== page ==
Darling in the FRANXX Episode 24

“Never Let Me Go”

Saturdays at 12:00 pm EST on Crunchyroll

Zero Two and Hiro face VIRM in a final showdown, while back on Earth the remaining Parasites begin to rebuild human society.

Zigg’s Thoughts

I’ll say this for ‘Never Let Me Go’ – it could have been a lot worse. I was fully anticipating some sort of supernova level event of awfulness for this final episode, but that doesn’t really happen. There’s a basic competency to it at least. The problem is, there’s not really much more than that, which results in everything that happens here mostly being a drone of predictable cliches, topped off with a little of FRANXX‘s trademark idiocy.

Perhaps the weirdest thing about the setup of this episode is how it dilates the timeframe to try and match conventional dramatic structure. There’s no real reason that Hiro and Zero Two’s journey to the VIRM homeworld should take two-odd years, except of course to delay the inevitable confrontation to the back half of the episode and pad for time beforehand. In isolation I understand this impulse, because it generally makes sense to build up to your climactic moment, but here it just results in making the actual fighting parts of the episode a weird sideshow.

In fact, the whole feeling of this episode is much closer to an epilogue or a post-script than an actual finale. Hiro and Zero Two’s battle against VIRM feels extremely flimsy and inconsequential and there’s a pretty noticeable lack of audiovisual bombast – the animation certainly isn’t anywhere close to the spectacular pyrotechnics of episode 15 for example. Sure, there’s a last minute crisis, but it’s solved pretty easily with an outrageous deus ex machina that is very in keeping with FRANXX‘s habit of pulling ideas totally out of its ass. There’s nothing wrong with using THE POWER OF FRIENDSHIP to defeat the bad guys, it’s as reliable a trope as they come, but the idea of it being done through some sort of pan-galactic seance is, er, a little sketchy. It’s also worth noting that our heroic couple don’t even really succeed in their mission – VIRM totally survives and vows to come back stronger than ever. The entire thing feels very disposable, which is not really something you want to be saying about you grand finale, and the result is never really in doubt from the opening moments of the episode.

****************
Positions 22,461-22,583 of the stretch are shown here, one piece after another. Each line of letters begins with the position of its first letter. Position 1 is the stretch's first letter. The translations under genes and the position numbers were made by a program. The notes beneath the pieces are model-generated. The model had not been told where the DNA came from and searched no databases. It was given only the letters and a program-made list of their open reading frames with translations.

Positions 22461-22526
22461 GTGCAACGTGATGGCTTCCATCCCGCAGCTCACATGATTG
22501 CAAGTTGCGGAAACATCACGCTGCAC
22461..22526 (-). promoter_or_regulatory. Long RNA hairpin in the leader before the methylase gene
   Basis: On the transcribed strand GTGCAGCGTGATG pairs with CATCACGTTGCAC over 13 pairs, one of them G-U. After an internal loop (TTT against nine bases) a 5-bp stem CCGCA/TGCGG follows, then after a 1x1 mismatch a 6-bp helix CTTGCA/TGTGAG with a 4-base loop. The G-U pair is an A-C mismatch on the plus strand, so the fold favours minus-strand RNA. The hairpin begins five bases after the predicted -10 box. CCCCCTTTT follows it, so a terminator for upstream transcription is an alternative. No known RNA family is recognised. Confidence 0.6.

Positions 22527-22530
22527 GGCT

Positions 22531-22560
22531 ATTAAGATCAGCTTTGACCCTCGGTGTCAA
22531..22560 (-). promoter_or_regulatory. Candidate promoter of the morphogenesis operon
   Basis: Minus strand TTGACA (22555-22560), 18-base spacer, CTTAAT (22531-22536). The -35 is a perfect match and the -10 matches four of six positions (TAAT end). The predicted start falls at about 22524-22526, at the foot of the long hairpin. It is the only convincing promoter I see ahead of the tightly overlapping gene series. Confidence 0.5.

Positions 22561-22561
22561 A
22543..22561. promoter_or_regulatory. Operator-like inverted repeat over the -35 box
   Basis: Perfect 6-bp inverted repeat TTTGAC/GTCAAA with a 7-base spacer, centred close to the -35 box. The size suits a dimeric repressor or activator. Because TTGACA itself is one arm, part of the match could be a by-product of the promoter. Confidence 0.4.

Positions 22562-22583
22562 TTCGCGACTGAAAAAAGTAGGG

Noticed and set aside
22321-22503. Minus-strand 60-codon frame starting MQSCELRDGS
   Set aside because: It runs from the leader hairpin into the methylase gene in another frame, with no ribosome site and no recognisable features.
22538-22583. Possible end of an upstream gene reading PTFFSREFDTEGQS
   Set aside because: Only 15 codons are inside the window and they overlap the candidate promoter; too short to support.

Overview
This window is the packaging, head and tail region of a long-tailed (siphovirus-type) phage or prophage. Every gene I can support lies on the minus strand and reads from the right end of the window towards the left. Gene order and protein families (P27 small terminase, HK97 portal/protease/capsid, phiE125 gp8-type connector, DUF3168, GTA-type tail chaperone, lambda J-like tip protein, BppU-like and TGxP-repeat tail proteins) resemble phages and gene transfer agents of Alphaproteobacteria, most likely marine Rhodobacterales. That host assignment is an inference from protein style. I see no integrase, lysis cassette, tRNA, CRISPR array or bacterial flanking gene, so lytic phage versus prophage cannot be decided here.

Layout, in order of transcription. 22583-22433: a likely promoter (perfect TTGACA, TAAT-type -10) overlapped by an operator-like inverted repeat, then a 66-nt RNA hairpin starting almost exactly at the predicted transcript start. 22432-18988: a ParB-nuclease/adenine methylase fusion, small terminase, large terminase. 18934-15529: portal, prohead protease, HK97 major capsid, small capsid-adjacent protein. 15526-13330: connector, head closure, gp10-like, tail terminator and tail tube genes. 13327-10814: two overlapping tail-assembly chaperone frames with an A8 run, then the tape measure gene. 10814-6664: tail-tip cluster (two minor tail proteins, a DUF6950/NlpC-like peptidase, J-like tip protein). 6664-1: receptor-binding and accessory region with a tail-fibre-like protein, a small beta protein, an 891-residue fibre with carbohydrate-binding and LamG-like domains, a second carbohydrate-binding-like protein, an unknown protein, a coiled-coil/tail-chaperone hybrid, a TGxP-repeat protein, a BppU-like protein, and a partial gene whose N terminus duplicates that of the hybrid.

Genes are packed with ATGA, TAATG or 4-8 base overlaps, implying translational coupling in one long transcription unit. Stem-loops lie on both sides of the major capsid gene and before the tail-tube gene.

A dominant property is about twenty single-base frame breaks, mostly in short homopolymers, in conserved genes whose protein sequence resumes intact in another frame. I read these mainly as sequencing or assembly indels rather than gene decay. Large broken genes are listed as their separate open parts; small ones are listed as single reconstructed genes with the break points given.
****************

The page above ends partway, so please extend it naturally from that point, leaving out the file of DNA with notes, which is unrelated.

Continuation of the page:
That’s not necessarily a problem – in fact given how tepid I’ve been towards Hiro and Zero Two the idea of a final episode which focuses mostly on the rebuilding of humanity isn’t the least appealing thing to me. Problem is, the show isn’t really interested in exploring the drama or actual mechanics of how the Parasites might rebuild society, instead wanting to wallow in its rose-tinted vision of happy families one more time. There’s no real attempt at trying to conclude any of the squad’s meagre character arcs here at all, bar an extremely out-of-nowhere romance between Goro and Ichigo. There’s been absolutely no attempt to indicate that she had begun reciprocating his feelings, but I guess that doesn’t really matter when the show is just about chasing a happily ever after for all concerned.